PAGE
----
Visibly emotional, Jackie Wilson broke down and started crying on his attorney's shoulder during a news conference Thursday morning at Chicago law firm Loevy & Loevy.
"It's hard for me to deal with this," Wilson said, his wife standing by his side. "I should be mad, but if I allow myself to be mad, I will self destruct and eat me up like a cancer."
Last December, a trial judge granted Wilson a Certificate of Innocence, meaning the state of Illinois officially recognizes him as an innocent man.
Wilson and his legal team filed a federal lawsuit against Chicago, Cook County, and former city and police officials with familiar names:
"We hope to see the prosecutors involved in framing him as criminal defendants in the Cook County criminal courts, and that process has played out over the last 8 months," said Elliot Slosar, Wilson's attorney.
In October, a special prosecutor dropped all charges against Wilson after learning about misconduct by assistant Cook County State's Attorney Nicholas Trutenko. He allegedly lied on the witness stand during Wilson's trial and was fired last year.
"We are in a position to challenge them now because of what they've done. All I'm looking for is justice, all I have been ever been looking for is justice," Wilson said.
On June 10th, 2021, a Cook County criminal court judge also ordered a special prosecutor to investigate Cook County State's Attorney Kim Foxx's office, including prosecutors, both current and former, for potential criminal misconduct in the Wilson case.
Foxx's office confirmed that another assistant attorney linked to the Wilson case no longer works in the office.
It all started in 1983, when Jackie Wilson - who was 22 when he was arrested - and his brother Andrew were found guilty of killing Chicago police officers William Fahey and Richard O'Brien.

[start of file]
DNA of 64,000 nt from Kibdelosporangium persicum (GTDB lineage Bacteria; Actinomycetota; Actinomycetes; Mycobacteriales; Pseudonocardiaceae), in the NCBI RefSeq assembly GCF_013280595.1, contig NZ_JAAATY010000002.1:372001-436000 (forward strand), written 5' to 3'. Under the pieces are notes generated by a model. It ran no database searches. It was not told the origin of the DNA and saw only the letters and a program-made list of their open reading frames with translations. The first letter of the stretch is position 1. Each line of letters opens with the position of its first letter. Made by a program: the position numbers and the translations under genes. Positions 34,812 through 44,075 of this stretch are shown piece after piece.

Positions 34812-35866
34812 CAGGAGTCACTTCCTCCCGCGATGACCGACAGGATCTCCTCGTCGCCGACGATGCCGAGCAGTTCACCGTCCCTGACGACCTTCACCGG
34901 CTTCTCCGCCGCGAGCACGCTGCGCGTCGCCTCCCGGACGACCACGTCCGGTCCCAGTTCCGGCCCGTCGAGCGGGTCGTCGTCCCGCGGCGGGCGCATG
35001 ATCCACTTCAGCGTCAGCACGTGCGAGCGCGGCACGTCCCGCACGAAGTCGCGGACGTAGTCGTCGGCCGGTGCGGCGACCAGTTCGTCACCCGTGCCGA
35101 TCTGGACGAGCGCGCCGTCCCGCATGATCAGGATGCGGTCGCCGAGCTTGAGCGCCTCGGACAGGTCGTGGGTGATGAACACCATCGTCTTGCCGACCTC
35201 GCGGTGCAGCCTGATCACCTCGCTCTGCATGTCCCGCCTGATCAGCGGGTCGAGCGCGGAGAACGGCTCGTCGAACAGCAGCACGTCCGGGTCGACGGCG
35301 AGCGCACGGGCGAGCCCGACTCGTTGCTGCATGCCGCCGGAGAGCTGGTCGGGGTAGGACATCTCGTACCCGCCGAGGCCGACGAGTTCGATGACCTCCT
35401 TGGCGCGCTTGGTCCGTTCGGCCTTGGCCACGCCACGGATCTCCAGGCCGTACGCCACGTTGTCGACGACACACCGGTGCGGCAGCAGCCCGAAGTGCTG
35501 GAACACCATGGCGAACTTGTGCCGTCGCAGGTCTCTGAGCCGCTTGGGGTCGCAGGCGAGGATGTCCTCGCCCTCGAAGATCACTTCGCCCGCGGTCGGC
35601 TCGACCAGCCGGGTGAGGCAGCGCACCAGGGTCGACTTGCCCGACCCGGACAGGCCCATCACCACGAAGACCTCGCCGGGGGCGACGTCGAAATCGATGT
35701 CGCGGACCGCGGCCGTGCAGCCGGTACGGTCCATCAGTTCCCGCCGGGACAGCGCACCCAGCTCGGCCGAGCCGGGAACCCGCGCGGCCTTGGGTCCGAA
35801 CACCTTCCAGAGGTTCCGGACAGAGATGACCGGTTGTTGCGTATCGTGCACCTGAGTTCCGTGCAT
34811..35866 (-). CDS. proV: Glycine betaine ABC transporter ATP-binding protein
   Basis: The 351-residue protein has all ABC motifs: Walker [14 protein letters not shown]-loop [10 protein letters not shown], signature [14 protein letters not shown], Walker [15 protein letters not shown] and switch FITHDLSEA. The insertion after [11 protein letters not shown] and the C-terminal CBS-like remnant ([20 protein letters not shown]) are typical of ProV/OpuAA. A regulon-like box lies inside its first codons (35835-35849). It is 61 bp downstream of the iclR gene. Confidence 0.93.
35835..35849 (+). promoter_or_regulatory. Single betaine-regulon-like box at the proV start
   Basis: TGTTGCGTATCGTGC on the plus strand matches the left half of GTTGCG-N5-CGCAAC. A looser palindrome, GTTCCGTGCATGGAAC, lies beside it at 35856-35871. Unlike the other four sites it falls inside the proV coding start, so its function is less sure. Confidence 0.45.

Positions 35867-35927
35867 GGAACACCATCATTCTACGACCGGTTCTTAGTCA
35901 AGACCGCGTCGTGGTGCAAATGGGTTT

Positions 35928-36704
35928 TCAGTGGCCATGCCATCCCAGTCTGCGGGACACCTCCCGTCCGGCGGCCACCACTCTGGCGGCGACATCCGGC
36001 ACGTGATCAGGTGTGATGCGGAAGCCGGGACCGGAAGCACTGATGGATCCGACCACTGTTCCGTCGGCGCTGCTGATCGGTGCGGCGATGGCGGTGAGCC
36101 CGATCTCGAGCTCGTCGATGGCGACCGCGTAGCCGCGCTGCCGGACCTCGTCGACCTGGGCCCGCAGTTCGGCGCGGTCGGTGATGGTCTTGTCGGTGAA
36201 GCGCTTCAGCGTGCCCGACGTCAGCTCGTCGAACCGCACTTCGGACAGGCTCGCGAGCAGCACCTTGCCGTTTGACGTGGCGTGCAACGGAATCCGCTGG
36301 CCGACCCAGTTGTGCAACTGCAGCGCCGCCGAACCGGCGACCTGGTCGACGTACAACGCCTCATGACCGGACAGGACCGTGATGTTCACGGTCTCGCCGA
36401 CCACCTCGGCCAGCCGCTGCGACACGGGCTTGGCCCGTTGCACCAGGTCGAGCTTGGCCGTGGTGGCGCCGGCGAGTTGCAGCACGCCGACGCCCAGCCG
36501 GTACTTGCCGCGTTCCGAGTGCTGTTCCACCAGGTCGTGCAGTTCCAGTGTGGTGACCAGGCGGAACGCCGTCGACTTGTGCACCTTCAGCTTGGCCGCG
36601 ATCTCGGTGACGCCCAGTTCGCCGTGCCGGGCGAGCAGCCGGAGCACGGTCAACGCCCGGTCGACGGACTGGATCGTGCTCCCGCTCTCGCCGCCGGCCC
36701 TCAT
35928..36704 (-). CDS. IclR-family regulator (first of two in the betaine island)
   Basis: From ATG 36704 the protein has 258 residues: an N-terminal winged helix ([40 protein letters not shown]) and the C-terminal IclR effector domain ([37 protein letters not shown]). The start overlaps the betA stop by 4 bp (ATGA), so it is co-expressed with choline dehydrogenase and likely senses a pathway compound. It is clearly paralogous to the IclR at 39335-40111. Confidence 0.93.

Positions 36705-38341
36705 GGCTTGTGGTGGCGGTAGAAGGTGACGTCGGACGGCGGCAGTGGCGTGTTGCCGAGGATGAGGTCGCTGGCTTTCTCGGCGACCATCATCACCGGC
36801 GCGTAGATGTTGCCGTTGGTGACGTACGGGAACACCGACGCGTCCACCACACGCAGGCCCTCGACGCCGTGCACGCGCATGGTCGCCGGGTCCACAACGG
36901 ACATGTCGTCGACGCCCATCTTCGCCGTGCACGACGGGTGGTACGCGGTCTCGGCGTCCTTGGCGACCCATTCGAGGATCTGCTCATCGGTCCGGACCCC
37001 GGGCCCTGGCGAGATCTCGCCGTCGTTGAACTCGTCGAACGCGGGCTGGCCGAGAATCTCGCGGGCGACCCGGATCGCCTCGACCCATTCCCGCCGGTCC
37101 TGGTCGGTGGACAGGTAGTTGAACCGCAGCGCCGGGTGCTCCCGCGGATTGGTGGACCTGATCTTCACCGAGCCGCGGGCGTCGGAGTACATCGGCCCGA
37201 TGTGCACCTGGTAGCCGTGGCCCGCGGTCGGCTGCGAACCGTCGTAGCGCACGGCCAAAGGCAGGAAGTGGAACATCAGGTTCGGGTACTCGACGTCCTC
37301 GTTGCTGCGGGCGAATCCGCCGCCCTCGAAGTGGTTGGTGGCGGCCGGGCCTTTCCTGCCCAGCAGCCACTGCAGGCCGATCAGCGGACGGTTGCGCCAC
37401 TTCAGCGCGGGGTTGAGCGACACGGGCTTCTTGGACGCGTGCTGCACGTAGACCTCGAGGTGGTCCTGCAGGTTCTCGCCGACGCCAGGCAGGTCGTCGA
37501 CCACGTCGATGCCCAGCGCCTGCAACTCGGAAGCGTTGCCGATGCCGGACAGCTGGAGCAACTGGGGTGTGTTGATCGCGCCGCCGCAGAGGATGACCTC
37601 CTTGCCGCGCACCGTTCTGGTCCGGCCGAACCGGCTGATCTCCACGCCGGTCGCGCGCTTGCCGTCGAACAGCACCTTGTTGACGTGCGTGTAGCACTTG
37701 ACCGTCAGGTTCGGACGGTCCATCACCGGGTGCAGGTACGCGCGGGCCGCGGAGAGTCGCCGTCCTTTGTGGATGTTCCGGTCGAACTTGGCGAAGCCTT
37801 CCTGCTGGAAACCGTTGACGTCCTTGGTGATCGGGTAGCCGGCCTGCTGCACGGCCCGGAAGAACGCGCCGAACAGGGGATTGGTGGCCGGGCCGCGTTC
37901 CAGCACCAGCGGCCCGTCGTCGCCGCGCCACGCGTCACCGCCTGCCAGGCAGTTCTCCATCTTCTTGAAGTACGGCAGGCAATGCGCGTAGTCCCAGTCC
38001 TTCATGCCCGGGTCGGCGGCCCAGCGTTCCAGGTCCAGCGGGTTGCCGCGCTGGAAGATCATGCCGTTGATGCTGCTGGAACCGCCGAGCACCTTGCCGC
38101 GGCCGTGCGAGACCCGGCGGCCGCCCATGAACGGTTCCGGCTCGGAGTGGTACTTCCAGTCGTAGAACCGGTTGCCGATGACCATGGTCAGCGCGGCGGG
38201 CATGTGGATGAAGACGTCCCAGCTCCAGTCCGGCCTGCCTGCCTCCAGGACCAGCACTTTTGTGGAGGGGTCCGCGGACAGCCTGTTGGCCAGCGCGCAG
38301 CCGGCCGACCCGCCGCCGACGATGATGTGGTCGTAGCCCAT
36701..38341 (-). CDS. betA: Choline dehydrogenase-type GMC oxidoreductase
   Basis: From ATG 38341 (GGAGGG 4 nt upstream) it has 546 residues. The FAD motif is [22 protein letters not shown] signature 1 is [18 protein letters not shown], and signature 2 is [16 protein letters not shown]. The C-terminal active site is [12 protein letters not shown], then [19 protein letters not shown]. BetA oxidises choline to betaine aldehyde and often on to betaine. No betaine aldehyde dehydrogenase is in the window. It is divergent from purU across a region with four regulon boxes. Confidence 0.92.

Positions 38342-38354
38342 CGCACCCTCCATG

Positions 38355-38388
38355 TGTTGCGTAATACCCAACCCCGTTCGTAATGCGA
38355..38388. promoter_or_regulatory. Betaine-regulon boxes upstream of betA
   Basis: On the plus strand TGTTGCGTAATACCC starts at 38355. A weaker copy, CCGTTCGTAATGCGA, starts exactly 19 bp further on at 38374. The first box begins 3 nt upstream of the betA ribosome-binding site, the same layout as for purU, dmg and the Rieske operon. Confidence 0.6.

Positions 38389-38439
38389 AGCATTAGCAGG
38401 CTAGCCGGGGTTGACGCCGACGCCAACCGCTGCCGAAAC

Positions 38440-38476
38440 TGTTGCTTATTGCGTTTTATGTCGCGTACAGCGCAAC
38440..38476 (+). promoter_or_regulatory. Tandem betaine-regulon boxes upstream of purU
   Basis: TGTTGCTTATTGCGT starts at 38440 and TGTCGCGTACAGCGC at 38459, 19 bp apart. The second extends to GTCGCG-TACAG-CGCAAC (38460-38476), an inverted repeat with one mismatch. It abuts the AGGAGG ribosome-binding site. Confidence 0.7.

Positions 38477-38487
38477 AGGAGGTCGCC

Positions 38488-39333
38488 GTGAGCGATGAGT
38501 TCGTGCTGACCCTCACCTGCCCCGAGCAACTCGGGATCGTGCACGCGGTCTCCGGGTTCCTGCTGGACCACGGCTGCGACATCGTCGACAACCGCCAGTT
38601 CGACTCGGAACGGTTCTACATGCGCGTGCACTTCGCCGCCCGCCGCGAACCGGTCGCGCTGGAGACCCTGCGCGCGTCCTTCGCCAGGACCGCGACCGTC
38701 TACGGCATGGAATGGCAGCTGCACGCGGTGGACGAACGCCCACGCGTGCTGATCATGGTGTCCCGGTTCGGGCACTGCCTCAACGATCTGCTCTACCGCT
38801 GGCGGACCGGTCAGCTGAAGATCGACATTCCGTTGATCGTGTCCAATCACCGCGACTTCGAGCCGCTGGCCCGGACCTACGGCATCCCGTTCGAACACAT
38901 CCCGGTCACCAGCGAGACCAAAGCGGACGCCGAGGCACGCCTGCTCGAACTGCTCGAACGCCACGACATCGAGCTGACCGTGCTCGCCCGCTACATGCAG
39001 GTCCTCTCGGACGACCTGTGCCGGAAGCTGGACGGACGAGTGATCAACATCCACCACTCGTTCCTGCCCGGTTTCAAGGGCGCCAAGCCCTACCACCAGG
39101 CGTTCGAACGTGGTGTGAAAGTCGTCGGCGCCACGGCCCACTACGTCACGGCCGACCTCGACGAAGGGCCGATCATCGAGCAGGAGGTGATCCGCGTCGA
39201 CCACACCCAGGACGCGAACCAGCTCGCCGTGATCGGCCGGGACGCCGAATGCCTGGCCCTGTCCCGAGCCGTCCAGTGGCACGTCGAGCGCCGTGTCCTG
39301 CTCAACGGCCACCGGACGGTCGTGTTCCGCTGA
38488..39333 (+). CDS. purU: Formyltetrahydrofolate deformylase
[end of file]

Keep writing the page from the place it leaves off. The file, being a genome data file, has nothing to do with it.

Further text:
Since then, the legal battle has lasted for nearly four decades, involving various prosecutors, police officials, and elected leaders. Wilson and his team are now turning the tables on those they believe were involved in the long-running legal fight.
The lawsuit also lists Thomas Needham as a defendant. He was an aide to former police Supt. Terry Hillard. "I never had anything whatsoever to do with the Wilson case at that time, or at any other time," Needham told ABC 7 Chicago Thursday.
Additionally, Lawrence Hyman, a former Cook County assistant state's attorney had this response to the lawsuit: "I have not seen the suit. I can't comment."
Disgraced police commander Jon Burge's estate is also listed as a defendant. He led detectives who used an electrical box to torture suspects, which was brought up today.
"They did attach the clips to the various parts of a person's body who they were torturing," said Flint Taylor, Wilson's attorney, as Wilson attached the clip to his ear lobe during Thursday's news conference.
Wilson's attorneys are also putting pressure on the Cook County State's Attorney's Office. A spokesperson confirmed today that another attorney linked to the Wilson case no longer works in the office.
Wilson's attorneys also criticized Mayor Lori Lightfoot, who ran on a platform against police brutality and misconduct.
"So what we're saying to Lori Lightfoot is step up and show us your actions, rather than your words. Stop defending these cases," said Flint Taylor, Wilson's attorney.
The case has left emotional scars for Jackie Wilson. He said his wife and her family have supported him during this time.
"To say I'm hurt is an understatement," Wilson said, "I continue to try and move forward in my life."
The city law department responded to the lawsuit, releasing a statement saying, "The City has not yet been served with the complaint and does not comment on pending litigation."